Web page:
Half of all young LGBT students have faced bullying at school, a new report has found.
Stonewall’s School Report 2017, which surveyed over 3,000 LGBT students aged 11-19, found that the number of students bullied because of their sexual orientation has fallen by almost a third.
Despite this, the study, conducted between November 2016 and February 2017, also found that most students have experienced anti-LGBT bullying.
Around half (52%) of all LGBT young people have heard homophobic language “frequently” or “often” at school, while almost half (46%) said they’ve heard transphobic language.
Less than a third of bullied LGBT students (29%) said that teachers intervened when they were present during the bullying and two in five pupils (40%) revealed they were never taught anything about LGBT issues at school.
As a result of the bullying, over two in five trans students (45%) and one in five (22%) lesbian, gay and bisexual students have attempted to take their own life.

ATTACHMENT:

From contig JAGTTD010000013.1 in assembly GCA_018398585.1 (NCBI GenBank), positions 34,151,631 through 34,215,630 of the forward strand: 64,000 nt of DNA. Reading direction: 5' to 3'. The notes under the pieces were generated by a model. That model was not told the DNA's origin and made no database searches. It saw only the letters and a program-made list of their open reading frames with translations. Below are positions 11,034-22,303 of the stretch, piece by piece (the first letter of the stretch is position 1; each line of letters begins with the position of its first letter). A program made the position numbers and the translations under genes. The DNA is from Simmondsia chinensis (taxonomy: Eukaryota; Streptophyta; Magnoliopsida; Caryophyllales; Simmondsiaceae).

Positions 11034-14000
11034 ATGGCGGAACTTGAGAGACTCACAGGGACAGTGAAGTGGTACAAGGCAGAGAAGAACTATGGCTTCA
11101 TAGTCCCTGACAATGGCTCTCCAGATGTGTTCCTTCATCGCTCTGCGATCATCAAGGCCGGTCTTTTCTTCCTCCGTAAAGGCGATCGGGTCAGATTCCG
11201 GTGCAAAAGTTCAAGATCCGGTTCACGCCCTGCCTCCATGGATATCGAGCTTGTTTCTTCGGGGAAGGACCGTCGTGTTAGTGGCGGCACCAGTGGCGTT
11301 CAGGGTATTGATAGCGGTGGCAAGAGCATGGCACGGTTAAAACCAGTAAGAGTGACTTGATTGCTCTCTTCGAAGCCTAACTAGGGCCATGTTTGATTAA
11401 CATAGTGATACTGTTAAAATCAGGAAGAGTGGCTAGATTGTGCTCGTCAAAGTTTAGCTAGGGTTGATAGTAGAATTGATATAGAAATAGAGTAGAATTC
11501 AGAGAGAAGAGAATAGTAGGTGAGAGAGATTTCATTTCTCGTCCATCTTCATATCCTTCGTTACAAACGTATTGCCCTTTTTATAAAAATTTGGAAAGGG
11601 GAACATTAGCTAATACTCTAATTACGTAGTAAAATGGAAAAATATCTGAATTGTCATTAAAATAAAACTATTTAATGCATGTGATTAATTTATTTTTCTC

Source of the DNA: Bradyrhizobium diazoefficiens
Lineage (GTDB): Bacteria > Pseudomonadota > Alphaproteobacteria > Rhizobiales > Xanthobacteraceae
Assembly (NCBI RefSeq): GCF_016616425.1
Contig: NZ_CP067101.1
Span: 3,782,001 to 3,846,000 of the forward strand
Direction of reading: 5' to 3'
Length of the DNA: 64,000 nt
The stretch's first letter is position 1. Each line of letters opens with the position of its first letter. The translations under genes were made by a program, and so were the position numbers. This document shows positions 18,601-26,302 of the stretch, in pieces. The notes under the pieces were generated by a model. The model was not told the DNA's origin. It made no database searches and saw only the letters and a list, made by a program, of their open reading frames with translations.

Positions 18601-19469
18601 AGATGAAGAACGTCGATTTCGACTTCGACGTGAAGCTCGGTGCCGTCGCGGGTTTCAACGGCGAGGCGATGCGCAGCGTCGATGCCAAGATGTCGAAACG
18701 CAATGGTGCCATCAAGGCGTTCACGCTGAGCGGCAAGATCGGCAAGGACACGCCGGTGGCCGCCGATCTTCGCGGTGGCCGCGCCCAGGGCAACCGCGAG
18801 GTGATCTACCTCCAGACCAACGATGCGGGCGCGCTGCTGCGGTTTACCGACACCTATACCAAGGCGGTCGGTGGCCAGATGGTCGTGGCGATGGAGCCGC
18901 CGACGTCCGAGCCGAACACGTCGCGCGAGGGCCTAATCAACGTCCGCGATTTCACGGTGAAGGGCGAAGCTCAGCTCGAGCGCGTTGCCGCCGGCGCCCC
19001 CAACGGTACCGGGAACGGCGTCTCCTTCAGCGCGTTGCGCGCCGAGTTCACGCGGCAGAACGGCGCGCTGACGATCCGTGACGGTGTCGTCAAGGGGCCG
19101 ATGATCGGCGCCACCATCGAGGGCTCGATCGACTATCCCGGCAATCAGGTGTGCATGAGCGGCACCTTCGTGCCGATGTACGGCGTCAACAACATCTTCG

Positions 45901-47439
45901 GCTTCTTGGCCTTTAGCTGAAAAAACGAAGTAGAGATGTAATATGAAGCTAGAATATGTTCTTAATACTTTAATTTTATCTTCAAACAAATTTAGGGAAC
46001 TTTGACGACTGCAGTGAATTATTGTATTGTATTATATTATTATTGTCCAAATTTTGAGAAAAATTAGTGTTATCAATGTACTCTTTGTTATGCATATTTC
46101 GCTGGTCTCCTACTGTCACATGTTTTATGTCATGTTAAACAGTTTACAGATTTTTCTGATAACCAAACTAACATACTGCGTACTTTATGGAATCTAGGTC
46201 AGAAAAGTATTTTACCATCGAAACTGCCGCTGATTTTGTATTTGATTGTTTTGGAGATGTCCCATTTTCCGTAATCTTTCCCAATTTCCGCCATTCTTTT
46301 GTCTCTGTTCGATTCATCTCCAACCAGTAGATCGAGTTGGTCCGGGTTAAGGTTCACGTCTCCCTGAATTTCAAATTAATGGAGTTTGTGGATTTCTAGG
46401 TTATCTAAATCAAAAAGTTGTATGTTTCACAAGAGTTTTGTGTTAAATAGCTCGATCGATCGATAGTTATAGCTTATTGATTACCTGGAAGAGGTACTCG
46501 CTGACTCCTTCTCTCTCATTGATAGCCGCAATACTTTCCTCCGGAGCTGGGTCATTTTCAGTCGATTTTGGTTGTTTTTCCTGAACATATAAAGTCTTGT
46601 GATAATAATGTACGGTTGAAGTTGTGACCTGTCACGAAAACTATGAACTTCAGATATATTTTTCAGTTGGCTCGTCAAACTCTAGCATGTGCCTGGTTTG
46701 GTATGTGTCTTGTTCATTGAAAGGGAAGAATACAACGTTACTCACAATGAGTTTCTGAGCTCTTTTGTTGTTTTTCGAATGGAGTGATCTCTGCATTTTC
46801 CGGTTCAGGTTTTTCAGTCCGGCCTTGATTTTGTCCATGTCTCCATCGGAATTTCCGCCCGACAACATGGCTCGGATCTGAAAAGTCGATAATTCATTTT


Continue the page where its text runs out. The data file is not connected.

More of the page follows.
Stonewall’s study also revealed that many pupils were bullied online as two in five (40%) said they had been the target of homophobic, biphobic and transphobic abuse on the internet.
Meanwhile, nearly all of the students surveyed (97%) have seen homophobic, biphobic and transphobic content online and two in three (65%) think that online platforms are unlikely to do anything about it.
Ruth Hunt, Chief Executive at Stonewall, said: “It is clear that much remains to be done until every young person in Britain can grow free to reach their full potential.”
“As we look ahead, we must keep sight of our shared mission: to create a world where every young person can grow up happy, healthy and supported to reach their full potential.”
“While much has changed over the past decade, it is clear we cannot be complacent in the fight for equality. So let’s reflect on what’s been achieved, establish what needs to be done, and work together to create a world where every young person can be themselves.”